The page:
Twelve years ago, Richard Gilmore walked into a party and laid eyes on Vicki for the first time. It was like a scene from a 1940s Hollywood romance.
“If you were to film it, it would be so sappy and saccharine, you wouldn’t believe it,” recalled Richard, now 60. “There was a crowd of people, but all I could see was her.” Vicki, now 63, noticed Richard too, and began to stare back. The chemistry between them was immediate and irresistible. They say it was love at first sight.
“Oh my God,” Richard thought at the time. “It really happens.”
But this is where the old Hollywood romance ends and another kind of love story begins. A few weeks later, after her magical first date with Richard, Vicki went home—to Jim, her husband of almost 20 years. “Why didn’t you want to come with us tonight?” Vicki asked Jim, after she told him all about the date. “I wanted you to have a chance to get to know Richard one-on-one,” Jim told her.
“Wasn’t that cool of him?” Richard recalled.
So as Richard and Vicki started dating, Jim and Vicki happily continued their marriage. Nine months later, Jim met a woman named Maria. Jim and Maria began to date, and then Richard and Maria started dating, too. Finally, in 2002, as the group of four piled on coats and scarves to go out one chilly evening, Richard stopped at the door and looked back at everyone.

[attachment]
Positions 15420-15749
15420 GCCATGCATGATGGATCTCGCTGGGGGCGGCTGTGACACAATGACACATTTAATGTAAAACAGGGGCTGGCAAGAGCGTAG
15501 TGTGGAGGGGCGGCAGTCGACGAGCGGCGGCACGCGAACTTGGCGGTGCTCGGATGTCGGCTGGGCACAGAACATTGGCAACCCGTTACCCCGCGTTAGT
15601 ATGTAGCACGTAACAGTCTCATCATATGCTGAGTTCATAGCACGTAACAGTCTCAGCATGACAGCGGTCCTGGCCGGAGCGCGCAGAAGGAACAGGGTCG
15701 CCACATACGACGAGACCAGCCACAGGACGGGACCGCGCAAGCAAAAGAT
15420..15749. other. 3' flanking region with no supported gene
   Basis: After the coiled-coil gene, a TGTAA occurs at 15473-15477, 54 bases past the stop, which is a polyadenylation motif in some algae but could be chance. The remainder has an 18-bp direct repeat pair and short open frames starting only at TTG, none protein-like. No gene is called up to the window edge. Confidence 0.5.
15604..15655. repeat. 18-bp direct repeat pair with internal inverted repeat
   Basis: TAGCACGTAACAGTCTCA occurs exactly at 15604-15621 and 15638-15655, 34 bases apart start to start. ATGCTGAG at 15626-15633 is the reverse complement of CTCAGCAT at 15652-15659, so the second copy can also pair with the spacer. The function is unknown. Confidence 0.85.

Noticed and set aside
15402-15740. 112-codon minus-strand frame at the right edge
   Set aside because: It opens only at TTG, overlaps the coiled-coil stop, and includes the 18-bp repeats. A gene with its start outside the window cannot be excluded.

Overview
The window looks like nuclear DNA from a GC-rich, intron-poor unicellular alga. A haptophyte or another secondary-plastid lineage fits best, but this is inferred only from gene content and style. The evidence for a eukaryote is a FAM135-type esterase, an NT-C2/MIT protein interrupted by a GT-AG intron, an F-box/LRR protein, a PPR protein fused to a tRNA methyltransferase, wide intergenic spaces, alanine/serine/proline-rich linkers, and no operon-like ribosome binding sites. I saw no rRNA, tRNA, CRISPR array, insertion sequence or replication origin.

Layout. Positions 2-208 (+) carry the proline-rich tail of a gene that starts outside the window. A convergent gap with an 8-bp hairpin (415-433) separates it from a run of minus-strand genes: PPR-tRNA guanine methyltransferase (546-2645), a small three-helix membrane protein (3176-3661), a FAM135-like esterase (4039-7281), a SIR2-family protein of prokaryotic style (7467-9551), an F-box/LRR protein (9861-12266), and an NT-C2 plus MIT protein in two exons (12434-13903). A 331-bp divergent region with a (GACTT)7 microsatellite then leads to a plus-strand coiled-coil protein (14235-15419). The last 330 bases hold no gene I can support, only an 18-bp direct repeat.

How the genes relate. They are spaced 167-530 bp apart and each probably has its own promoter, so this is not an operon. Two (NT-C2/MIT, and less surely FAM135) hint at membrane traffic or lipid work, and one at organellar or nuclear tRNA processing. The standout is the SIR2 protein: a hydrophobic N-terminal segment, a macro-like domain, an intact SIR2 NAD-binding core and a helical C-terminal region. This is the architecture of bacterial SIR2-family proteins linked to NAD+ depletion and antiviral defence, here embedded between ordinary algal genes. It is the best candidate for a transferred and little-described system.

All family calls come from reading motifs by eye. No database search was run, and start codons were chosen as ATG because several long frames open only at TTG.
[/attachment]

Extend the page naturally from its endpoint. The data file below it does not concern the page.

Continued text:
“We’re really a family now, aren’t we?” he asked. They were—and they have been ever since.
Richard, Vicki, Jim, and Maria are polyamorists: people who engage in what has been described as “consensual, ethical, and responsible non-monogamy.” Unlike polygyny, where one man is married to multiple women, most polyamorists aren’t motived by religion. Instead, they describe their relationships in language that should be familiar to anyone: It’s just what feels healthy, happy, and natural for them.
And despite the stereotype of polyamorists as sexual anarchists who wouldn’t be interested in legal marriage anyway, Robyn Trask, the executive director of polyamory support organization Loving More, said the group’s forthcoming survey found that 65 percent of poly families would choose to legalize their unions if they could, and an additional 20 percent would at least consider the option if it were available.
But seriously—is legal recognition of plural marriage just too complicated to ever be realistic? After all, government marriage comes with a whole list of associated burdens and benefits. Marriage laws influence alimony, health care, Social Security, hospital visitation, inheritance, criminal testimony, taxation, immigration, and more. Monogamous marriages are already vulnerable to marriage fraud, and polyamorous marriages could, in theory, open the door to even more radical forms of fraud—hundreds of people “marrying” for immigration purposes, for example, or criminal groups “marrying” to take advantage of spousal testimonial privilege. Maybe the pursuit of genuinely inclusive marriage equality isn’t worth the headache it would take to re-evaluate our tax, immigration, and criminal justice systems.